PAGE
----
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Utah Supreme Court hears battle over adopted toddler

By Anne Forester | Posted - Sep. 9, 2010 at 3:39 p.m.


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SALT LAKE CITY -- A Virginia father's fight to gain custody of his 18-month-old daughter went before the Utah Supreme Court Thursday morning.

The court heard arguments from both sides: the biological father and the Utah couple who adopted the child.

John Wyatt, the biological father in this case, has waged battle in two states -- Virginia and Utah. He says he's been fighting for custody of his daughter, who he calls baby Emma.

Wyatt has never met his daughter, but says he won't give up fighting for her.

"She's like the most important thing in my life," Wyatt said. "She's like my heart. She means everything to me."

A Utah couple adopted the baby just days after she was born, but Wyatt says this was done without his consent.

The Utah Supreme Court listened to arguments over jurisdiction and adoption law. A Virginia judge has already awarded Wyatt custody, but a Utah judge ruled the adoptive parents have custody of the child.


I have been fighting for her tooth and nail to get her back. I did everything I possibly could. I did everything to protect my rights.

–John Wyatt


Josh Peterman, Wyatt's attorney, says Utah should uphold Virginia's decision.

"States should respect and acknowledge another state's interpretations of its own laws," he says.

Wyatt says he has already won the fight for his daughter and is frustrated she isn't home with him yet.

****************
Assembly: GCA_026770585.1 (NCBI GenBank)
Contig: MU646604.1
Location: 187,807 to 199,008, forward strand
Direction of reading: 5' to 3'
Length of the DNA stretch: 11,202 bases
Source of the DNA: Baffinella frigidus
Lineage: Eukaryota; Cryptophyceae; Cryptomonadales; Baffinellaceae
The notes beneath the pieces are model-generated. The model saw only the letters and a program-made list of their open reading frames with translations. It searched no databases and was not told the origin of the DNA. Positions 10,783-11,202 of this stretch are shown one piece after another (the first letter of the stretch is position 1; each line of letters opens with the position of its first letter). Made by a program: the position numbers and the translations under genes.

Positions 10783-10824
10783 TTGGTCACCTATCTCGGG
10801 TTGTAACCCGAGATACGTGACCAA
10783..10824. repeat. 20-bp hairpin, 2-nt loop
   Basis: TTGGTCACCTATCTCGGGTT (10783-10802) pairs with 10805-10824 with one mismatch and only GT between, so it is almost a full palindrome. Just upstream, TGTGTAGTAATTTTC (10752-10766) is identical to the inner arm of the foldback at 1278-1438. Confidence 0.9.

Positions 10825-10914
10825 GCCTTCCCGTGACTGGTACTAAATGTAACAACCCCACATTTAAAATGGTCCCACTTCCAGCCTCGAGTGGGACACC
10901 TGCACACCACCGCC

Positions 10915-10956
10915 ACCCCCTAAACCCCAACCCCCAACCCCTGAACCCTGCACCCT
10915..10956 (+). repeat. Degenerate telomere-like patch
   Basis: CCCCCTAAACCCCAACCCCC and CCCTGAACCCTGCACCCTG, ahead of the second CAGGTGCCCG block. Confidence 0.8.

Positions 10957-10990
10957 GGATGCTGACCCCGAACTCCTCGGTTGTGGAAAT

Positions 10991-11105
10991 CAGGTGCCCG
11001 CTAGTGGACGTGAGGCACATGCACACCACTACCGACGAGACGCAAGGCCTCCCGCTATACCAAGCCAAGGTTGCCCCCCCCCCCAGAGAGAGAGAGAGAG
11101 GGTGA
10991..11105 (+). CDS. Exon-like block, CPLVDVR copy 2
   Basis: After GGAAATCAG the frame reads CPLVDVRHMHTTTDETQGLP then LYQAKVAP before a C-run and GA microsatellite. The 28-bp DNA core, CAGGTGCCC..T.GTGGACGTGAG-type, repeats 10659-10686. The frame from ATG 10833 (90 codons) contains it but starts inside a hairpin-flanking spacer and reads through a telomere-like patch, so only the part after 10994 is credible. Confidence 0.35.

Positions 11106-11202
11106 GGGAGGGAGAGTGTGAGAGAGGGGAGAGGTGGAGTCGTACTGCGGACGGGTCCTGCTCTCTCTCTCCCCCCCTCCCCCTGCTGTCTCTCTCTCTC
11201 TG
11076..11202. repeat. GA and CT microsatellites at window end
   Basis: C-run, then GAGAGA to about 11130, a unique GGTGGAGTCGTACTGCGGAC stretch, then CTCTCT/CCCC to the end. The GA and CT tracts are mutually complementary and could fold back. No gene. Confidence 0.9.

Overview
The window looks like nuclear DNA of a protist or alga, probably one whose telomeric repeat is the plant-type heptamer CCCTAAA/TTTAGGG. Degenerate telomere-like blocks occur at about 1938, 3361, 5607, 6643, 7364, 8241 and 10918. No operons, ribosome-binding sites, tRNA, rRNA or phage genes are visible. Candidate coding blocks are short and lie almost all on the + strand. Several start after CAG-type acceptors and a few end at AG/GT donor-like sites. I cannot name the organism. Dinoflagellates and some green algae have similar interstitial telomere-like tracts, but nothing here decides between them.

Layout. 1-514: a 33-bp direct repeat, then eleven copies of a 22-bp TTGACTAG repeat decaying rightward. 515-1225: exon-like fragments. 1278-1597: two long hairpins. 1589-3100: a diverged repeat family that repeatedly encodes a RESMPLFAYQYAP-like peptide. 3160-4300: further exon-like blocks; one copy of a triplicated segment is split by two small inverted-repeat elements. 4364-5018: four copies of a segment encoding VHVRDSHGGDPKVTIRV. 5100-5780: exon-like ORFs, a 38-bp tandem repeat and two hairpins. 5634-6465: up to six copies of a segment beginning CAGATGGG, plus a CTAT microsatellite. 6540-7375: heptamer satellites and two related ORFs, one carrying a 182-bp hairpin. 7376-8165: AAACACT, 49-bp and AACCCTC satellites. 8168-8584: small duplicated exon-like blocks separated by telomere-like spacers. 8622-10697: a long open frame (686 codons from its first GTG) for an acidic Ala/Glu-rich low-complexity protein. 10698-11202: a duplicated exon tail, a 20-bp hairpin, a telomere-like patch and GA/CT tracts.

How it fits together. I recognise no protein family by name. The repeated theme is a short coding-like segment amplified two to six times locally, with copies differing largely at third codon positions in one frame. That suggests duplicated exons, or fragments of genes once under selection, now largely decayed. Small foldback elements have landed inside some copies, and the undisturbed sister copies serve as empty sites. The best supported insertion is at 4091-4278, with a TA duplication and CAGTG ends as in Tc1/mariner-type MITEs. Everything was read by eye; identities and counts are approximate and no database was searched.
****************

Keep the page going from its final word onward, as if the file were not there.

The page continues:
"I have been fighting for her tooth and nail to get her back," he says. "I did everything I possibly could. I did everything to protect my rights. They gave venue jurisdiction, that means Utah has no right to hear this case. She should be back home with me."

Larry Jenkins, the attorney representing Act of Love adoption agency, says Wyatt was informed by the birth mother of her plans to place the child up for adoption.

Wyatt says since the girl's birth, he's tried every way possible to gain custody. Jenkins argues Wyatt did not act quickly enough, saying his claims were filed too late in both states.

Utah law has strict requirements for unmarried, biological fathers and states they must register their paternity within a certain amount of time.

"An unmarried, biological father has to take certain steps to preserve their rights to contest an adoption," he says. "Our whole point is that he didn't take them in a timely manner, the things that he did."

For one Wyoming woman, Wyatt's fight is a familiar one.

Tayna O'Dea says her husband lost custody of his daughter last year. She says Utah's adoption laws have too many loopholes. She came court Thursday to show her support.

"It's déjà vu," O'Dea said. "When is it going to stop? Wow many more kids need to be taken away?"

A decision was not reached Thursday. The Utah Supreme Court will take the case under advisement.

In cases like this one, a decision can take months.

E-mail: aforester@ksl.com

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Anne Forester

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